Music Collections: How To Build Up Your (Formidable) Personal Dance Music Collection

Ever been to a dance party, performance or competition and wished that you can dance to some of the most awesome music more often?

Or perhaps you’ve envied people who seem to have some of the best music tracks in their collection?

Instead of wishing, you can also build up your own awesome music collection for your events.

How to build up a personal dance music collection in 8 steps.

1. Look at the backs of compilation albums.

Your favourite dance compilation CDs will have artist and song names next to their listings. If they are original tracks, note the names of the artists, because chances are, if you enjoy listening to their song, you’re likely to enjoy their other songs. Which leads to…

2. Do a search of the artist on sites where you can listen to samples.

With today’s technology and powerful search engines, it’s very easy to do an online search of the music artists and listening to samples of their work. Below are some of my preferred search locations for narrowing down specific selections:

  • YouTube: With many major record labels and artists owning official YouTube channels, being able to hear artists’ songs through videos is a good way of listening to several song titles to add to your collection.
  • Amazon.com: A hubspot for music samples, previews are enough to get a feel of an artist’s music. Also, by registering with Amazon, you will also receive recommendations based on your search terms as you’re browsing.
  • Spotify: Primarily, Spotify is a playlist generator based on your mood of choice, but it’s also an excellent site for listening to full songs legally for free (especially when using their web player in a browser).

3. Ask your dance friends for suggested songs.

All dancers are bound to have their own collections of songs for different dances. One of the things I enjoy doing is asking about some of their favourite dance songs. More than often, they will have a few titles and names of artists that they are willing to share with you.

4. Ask the DJ what they’re playing on the stereo.

This happens often when at dance socials when a fantastic song plays and you don’t know the title to the track. Your best bet is to head up to the DJ booth during the time the song is being played and ask for details.

5. Let the genre run its course.

As mentioned above in point 2, sites such as Spotify can act as a radio station streaming music tracks. Sometimes, simply by inputting certain genres, different artists that you’ve never come across before would pop up. Here are the following recommended genre terms and the main danceable results they yield:

  • Jazz: Foxtrot and Quickstep
  • Swing: Jive and Quickstep
  • Big Band: Quickstep
  • TangoBallroom and Argentine (Salon) Tango
  • Milonga: Argentine Tango Milongas
  • Tropical Latin: Mostly Salsa, Bachata and Merengue with some hits for Samba and Cha Cha and the odd Reggaeton
  • Latin Jazz: Mostly Cha Cha and Rumba with some odd Salsa and Samba
  • Bossa Nova: Rumba
  • Latin Pop: More of a wild card search term for Samba and Cha Cha
  • Zouk/Kizomba: Music for these two dances tend to be interchangeable in their own genres
  • French (or Parisian) Cafe/Accordion: Viennese Waltz, (mostly Argentine) Tango, a few Milongas, and sometimes Foxtrot

6. Listen to song covers.

You’ll be surprised that some song covers are much more danceable (and usually more appropriate for younger crowds) than their original versions. This is common for popular oldies and recurring hits.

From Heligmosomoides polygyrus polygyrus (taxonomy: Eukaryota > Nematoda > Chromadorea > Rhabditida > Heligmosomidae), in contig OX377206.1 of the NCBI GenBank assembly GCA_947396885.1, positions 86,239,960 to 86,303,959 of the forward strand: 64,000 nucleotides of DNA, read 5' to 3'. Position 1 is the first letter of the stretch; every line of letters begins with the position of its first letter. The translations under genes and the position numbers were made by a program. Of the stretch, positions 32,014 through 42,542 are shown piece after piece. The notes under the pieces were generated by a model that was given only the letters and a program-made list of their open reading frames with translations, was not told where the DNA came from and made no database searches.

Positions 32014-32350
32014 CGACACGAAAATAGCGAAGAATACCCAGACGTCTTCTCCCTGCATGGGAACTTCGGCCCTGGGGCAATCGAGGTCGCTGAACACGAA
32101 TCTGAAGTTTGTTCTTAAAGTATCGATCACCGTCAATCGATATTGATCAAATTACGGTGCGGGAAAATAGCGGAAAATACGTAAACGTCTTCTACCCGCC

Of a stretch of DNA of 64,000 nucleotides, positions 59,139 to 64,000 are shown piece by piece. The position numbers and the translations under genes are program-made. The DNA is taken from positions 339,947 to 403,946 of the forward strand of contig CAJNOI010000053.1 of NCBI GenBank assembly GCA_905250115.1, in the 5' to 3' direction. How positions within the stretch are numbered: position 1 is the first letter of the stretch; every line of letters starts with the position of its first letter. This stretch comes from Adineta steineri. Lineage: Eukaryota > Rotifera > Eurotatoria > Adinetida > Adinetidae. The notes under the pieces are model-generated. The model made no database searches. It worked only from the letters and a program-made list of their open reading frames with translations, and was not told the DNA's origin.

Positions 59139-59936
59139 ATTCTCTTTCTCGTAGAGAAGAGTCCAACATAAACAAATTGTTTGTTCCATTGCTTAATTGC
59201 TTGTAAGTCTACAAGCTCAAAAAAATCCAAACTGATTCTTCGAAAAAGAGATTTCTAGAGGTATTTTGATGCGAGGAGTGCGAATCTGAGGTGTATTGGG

7. Go to live gigs.

Especially for jazz and Latin music gigs, the possibilities of encountering musicians that perform music you can dance to is tremendous. Many musicians in these music genres are likely to be singing their covers to popular songs. Where possible, ask a technician for their set lists at the end of the concert.

8. Search through sites that specialize in niche music categories.

There are certain music sites that specialize in introducing various music genres that contain plenty of niche material that are rarely found on mainstream media. The following are some of my typical go to sites:

  • WRD Music: A top leader on producing quality music CDs for dancing and in strict tempo, it’s a highly recommended site for sourcing music that is commonly heard in international Dancesport competitions.
  • NPR Music: The National Public Radio (NPR) covers a tremendous range of music related podcasts that introduce many different artists that one would otherwise not encounter. A fabulous site for current jazz and Latin music.
  • Latino Music Cafe: Primarily a blog site for various Latin music reviews, but it contains frequent updates of the latest releases covering music from the Latino culture, mostly Salsa, Bachata, Reggaeton, Bolero and Latin Jazz, but also contains features such as Spanish Rock and Vallenato.
  • Todo Tango: A site declared by Argentina as a national interest, Todo Tango covers substantial information on the Argentine Tango. Aside from recommended song titles, the site also includes articles on Tango related personalities, from famous dancers and composers to poets and singers that have shaped the Tango through the ages. Site can be viewed in English, Spanish, Portuguese, and German.
  • DSI Australia: Dancesport International Australia by far has one of the most complete collections of Dancesport music available in digital format. The site, powered by Casa Musica, is especially useful for searching older titles that are no longer produced on CDs.

Did you find these music sourcing methods useful? Share this article with friends who are looking into building up their music collection! Let me know in the comments about your favourite places to learn about new dance music!

Image source: Cam Evans

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